The thrill of discovery
I struggled as a youngster to unite Christianity and Science. I wanted the two things to agree. I wanted these two aspects of my life to gain consistency. I did silly things, like conscientiously objecting to the teaching of evolution in my 10th grade science class, and instead did a self-study courtesy of the Institute for Creation Research which makes me blush to this day. As an older, college-age Christian, I was enthralled with Hugh Ross and hoped that it was all starting to fall into place. But in the end, the dichotomy crumbled and my de-conversion took place. I managed to escape before Intelligent Design took over as the creationist model of choice, although my poor parents keep buying me books on the subject.
I am a scientist first and foremost, and my life is defined by the concept of falsifiable hypotheses. Religion is not falsifiable, and therefore it can never be consistent with science. We can try to explain things, either in a Christian sense or an Atheist sense, but they will never be proven. I disagree with Dawkins in some aspects of this, as I don’t believe we can claim the non-existance of God any more than we can prove it. I am not interested in fundamental research trying to “prove” the origins of life are purely biological any more than I try to prove that they are not. I am mystified by the fuss over “Expelled” right now since anything designed to preach to the converted is destined to do only that. I don’t believe that scientific evidence is the key in the religious debate.
In some ways I fall into a distinct minority within atheist and agnostic circles, in that I have no interest in an emphasis of proof. I concur with the concept that the relationship between belief and knowledge is impossible. My goals as a scientist and a de-convert do not include trying to “prove” anyone right or wrong, but only to open a discourse about what may or may not be felt as part of the human experience. I am interested in epistemology but there are few concrete answers, few defined intersections between truth and belief. The range of truth is narrow, the range of belief is large. Therefore the range of knowledge is indefinable.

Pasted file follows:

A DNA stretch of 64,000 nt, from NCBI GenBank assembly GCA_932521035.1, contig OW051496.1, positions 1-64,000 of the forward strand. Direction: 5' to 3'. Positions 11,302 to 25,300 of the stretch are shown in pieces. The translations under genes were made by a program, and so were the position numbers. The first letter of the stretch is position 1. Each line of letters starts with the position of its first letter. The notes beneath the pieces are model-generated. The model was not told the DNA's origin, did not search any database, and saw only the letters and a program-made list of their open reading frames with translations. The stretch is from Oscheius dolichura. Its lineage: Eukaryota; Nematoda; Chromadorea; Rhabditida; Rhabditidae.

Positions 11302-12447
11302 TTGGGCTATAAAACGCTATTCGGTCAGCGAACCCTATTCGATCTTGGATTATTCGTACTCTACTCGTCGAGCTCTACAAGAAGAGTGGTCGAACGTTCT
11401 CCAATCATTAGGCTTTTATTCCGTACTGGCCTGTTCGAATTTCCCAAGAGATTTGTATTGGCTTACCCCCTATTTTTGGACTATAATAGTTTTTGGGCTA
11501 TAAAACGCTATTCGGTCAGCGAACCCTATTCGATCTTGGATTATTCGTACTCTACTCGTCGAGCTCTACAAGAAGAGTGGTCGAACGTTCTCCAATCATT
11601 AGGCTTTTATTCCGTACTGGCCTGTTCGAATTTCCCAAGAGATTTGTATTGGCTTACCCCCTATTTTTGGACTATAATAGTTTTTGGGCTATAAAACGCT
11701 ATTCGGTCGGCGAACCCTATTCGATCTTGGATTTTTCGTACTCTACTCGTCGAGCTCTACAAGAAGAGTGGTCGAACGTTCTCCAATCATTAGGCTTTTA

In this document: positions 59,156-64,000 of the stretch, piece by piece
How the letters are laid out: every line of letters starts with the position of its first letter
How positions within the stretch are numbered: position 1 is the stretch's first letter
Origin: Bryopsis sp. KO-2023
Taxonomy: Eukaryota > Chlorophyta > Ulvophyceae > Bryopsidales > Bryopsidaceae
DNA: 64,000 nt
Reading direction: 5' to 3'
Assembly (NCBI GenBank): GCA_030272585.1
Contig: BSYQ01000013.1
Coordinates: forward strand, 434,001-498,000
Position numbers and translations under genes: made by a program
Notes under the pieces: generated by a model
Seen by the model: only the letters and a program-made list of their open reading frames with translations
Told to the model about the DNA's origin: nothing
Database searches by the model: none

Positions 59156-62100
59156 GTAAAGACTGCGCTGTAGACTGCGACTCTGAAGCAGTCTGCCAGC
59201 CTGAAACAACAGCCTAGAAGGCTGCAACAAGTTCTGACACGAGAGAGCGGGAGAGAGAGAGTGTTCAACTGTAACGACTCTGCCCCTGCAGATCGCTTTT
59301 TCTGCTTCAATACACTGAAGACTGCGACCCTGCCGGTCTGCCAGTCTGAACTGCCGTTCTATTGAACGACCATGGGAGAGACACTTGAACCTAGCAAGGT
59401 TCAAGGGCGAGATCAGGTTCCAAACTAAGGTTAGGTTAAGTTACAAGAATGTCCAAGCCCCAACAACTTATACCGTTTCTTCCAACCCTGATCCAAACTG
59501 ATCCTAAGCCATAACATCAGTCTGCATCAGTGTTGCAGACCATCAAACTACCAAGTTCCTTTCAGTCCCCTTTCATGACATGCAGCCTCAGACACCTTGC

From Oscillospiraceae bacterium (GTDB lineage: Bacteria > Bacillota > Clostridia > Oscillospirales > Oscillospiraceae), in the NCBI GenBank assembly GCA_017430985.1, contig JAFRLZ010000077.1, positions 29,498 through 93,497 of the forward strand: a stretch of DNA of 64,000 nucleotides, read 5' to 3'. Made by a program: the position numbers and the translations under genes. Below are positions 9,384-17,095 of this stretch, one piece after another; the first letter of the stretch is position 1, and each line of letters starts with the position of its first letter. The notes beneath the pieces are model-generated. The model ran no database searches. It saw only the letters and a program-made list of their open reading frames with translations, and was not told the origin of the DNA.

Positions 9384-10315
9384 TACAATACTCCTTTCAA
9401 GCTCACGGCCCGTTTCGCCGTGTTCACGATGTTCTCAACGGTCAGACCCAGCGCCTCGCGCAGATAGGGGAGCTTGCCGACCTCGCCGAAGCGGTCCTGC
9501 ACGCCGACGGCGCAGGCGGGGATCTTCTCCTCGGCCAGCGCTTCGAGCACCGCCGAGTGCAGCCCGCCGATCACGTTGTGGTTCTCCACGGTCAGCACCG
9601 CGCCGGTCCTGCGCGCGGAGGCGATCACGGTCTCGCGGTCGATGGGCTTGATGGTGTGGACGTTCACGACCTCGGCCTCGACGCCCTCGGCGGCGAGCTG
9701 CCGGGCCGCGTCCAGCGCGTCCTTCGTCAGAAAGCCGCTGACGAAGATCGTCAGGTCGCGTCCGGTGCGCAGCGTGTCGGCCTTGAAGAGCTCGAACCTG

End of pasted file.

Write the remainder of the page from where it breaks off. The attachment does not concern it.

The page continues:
As a scientist, I wonder if we try too hard. If we are too concerned with general relativity or the origins of life to see the fine details exploding right in front of our faces. A classic “missing the trees for the forest” problem. My own branch of science concerns human suffering, and I worry that we don’t know why babies are born prematurely or why cancer kills people in the prime of their lives. We get distracted with the grand problems and miss the opportunities to solve the local ones. We miss the opportunities that we have to influence local human suffering, in the hopes of achieving fame and fortune in developing a theory of everything.
The theory of everything that we try to develop includes either God or the Lack-Thereof, depending on the philosophical bent of the “scientist” in question. We want to prove God exists or doesn’t exist, we want to prove life originates with God or independently of God. We therefore are biased before ever entering the problem, and it takes away the best part of science (not to mention the fundamental tenet). We miss surprise. We miss the opportunity for discovery. For shock. For the joy in the unexpected. This is my greatest criticism of both the confirmed Christians and the devout atheists. We do not leave ourselves open to possibility, we think we know it all a priori.
My de-conversion story includes a realization that I could leave the fold and find greater happiness than when I behaved in a “Christian” manner, at least according to my Evangelical family and friends. The surprise element of this was fantastic. The ability to question everything was fundamental. Certain aspects of my Christian upbringing have stayed with me–I do indeed enjoy watching the service from the Vatican on Christmas Eve, I find great peace in singing in Evensong in an Anglican service, but I do not restrict my life to the “commandments 11-102” mentality that dominated my early Christian existence. Contrary to popular Christian belief, this “liberation” has not involved debauchery or a lot of “sin”, just more a freedom to enjoy the windy road of life as it comes. And that is particularly related to the bliss associated with the element of surprise. When life throws you lemons, make lemonade. Or lemon cheesecake. Or hollandaise sauce. The possibilities are endless. The problem with Christianity is the lack of creativity and unexpected results. Dictation of behavioral norms ruins the ride that is life. Instead, enjoy the ride. And don’t be scared to be surprised by the results. Humans can live as scientists do, with theories but open minds about the outcome of the study. A negative result is still a result. We have still learned something. You only lose when you try to force the outcome.